As a follow-up to the previous post, this one’s a list of different genres on YouTube, a bit of a description, and links to example channels that generally fall into that category to give you an idea of how they play out. Note that many channels might fall into multiple genres, and also that this list is by no means exhaustive.
People talking about books, typically in a very vloggy format. Reviews, book love exuberance, “what I’ve been reading,” etc…
Libraries have things in all kinds of shapes and formats, and generally these things are acquired according to some kind of policy. For ease (as I just finished my course on Collection Management this summer), here’s a definition by Peggy Johnson in “Fundamentals of Collection Development & Management”:
Collection development: Originally denoted activities involved in developing a library collection in response to institutional priorities and user needs and interests— that is, the selection of materials to build a collection. Collection development was understood to cover several activities related to the development of library collections, including selection, determination and coordination of policies, needs assessment, collection use studies, collection analysis, budget management, community and user outreach and liaison, and planning for resource sharing.
Many believe that the world wide web now provides access to all of the world’s accumulated knowledge. A simple Google search will provide all the relevant information a person may desire about a topic. They do not know that valuable information will never become available in machine‐readable form and that much digitized information is only available for a price.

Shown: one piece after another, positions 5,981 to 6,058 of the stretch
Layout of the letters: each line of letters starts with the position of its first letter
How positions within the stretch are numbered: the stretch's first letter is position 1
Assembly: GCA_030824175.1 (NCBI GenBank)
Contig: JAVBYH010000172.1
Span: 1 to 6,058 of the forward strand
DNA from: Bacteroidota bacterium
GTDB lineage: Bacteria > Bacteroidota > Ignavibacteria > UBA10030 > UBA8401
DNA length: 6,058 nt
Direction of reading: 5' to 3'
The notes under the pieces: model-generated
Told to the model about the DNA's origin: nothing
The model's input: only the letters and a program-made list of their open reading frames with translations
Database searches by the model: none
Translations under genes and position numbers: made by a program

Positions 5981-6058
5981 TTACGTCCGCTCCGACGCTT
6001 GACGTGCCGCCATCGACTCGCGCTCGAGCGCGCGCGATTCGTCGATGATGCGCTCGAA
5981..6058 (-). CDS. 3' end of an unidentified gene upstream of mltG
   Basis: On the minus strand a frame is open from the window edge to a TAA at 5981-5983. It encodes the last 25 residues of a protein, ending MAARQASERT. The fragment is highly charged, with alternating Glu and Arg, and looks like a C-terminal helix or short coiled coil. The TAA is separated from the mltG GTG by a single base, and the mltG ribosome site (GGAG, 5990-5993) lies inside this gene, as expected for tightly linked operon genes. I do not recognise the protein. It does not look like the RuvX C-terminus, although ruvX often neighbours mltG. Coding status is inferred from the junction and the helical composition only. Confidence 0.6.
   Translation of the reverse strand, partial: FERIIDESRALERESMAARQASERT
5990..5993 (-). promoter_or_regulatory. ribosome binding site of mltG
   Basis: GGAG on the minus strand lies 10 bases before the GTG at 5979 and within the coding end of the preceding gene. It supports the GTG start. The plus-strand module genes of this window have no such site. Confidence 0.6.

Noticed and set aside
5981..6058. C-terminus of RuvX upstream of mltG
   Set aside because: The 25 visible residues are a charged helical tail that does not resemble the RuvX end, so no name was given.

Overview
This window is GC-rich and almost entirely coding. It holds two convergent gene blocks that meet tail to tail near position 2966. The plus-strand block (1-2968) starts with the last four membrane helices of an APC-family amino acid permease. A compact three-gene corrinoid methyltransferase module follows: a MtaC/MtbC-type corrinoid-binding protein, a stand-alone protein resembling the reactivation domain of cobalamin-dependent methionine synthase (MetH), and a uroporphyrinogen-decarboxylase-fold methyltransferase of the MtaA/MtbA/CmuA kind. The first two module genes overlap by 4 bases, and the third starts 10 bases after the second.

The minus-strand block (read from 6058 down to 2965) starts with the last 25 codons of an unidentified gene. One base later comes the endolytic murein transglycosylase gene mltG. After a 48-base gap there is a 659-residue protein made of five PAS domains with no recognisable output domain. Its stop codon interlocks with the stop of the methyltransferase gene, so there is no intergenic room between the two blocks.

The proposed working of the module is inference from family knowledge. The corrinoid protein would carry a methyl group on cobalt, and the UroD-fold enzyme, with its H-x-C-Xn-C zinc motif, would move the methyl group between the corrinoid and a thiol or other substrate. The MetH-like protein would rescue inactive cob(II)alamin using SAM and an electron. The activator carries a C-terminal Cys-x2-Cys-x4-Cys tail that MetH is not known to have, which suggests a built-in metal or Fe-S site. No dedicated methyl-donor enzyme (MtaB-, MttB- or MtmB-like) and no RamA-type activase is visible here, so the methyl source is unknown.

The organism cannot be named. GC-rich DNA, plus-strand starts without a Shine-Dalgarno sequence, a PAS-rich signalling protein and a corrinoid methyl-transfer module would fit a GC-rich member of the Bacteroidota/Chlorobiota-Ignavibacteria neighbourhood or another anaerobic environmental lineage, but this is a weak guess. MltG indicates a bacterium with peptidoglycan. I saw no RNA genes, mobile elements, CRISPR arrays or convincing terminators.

Spalding & Wang. (2006). The challenges and opportunities of marketing academic libraries in the USA: Experiences of US academic libraries with global application. Library Management, 27(6/7), 494-504. doi:10.1108/01435120610702477
This quote may be a little dated in internet-years, but by and large it’s still true, and still relevant: libraries have had trouble when it comes to marketing themselves against (and on) the Internet. This broad point hasbeentackledby tons of people before me and is an important topic on its own, but it’s as good a place as any to start a discussion on libraries and online video.
Continue reading “Week 1: Libraries and the Internet”